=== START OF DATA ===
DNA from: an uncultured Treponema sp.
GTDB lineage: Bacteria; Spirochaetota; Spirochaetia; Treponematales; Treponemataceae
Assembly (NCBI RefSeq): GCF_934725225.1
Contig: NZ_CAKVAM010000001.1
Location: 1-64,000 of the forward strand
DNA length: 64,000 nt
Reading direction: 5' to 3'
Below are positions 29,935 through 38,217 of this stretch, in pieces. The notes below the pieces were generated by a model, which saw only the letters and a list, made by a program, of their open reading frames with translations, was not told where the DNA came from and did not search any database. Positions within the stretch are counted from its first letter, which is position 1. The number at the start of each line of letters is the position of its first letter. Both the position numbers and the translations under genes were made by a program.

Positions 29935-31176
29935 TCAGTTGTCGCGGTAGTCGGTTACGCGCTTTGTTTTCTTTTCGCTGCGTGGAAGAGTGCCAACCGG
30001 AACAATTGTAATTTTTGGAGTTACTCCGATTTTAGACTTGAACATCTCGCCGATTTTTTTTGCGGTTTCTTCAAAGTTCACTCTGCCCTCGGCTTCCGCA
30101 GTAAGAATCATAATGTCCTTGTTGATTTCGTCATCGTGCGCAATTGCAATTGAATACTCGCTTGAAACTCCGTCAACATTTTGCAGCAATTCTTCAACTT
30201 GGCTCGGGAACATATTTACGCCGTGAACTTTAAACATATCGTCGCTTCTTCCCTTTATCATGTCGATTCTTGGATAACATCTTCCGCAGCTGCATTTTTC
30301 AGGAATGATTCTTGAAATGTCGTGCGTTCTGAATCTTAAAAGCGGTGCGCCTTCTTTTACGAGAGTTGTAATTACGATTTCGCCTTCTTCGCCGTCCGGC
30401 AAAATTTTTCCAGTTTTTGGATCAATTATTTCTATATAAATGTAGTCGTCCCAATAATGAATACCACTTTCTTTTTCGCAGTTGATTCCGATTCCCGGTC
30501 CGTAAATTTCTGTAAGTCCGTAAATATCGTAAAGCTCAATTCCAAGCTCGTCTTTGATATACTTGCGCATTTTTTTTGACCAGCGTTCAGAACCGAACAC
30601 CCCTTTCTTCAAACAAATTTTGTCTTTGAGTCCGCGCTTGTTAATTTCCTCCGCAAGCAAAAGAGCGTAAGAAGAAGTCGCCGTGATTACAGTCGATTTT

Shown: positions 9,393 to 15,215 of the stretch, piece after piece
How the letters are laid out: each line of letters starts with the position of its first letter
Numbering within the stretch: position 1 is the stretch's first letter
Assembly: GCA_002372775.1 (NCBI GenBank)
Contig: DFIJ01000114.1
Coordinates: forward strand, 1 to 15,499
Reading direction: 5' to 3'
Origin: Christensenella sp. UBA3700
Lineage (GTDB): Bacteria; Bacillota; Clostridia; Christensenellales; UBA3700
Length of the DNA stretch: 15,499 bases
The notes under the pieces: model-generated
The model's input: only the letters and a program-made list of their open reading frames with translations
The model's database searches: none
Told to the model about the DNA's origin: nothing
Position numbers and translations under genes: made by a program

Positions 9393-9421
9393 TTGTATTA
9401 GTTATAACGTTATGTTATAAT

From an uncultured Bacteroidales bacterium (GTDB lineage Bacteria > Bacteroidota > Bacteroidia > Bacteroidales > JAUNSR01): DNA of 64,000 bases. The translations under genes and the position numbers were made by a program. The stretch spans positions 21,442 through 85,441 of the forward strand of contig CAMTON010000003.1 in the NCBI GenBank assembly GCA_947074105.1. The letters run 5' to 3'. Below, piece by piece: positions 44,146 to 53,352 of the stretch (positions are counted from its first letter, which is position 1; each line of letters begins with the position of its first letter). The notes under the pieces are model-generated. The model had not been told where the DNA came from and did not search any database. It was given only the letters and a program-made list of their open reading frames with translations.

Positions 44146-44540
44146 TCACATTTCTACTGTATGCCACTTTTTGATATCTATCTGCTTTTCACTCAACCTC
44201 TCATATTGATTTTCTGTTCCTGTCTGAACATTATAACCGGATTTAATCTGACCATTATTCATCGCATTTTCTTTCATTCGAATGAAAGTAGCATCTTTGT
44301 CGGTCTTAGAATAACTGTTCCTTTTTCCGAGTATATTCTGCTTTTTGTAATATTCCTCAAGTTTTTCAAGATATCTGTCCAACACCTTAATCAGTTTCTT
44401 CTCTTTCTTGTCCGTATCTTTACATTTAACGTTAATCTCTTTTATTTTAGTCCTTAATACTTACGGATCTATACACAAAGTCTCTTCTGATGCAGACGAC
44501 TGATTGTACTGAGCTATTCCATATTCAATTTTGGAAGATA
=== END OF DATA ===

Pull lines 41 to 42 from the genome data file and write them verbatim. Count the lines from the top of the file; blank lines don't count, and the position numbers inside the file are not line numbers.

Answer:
44401 CTCTTTCTTGTCCGTATCTTTACATTTAACGTTAATCTCTTTTATTTTAGTCCTTAATACTTACGGATCTATACACAAAGTCTCTTCTGATGCAGACGAC
44501 TGATTGTACTGAGCTATTCCATATTCAATTTTGGAAGATA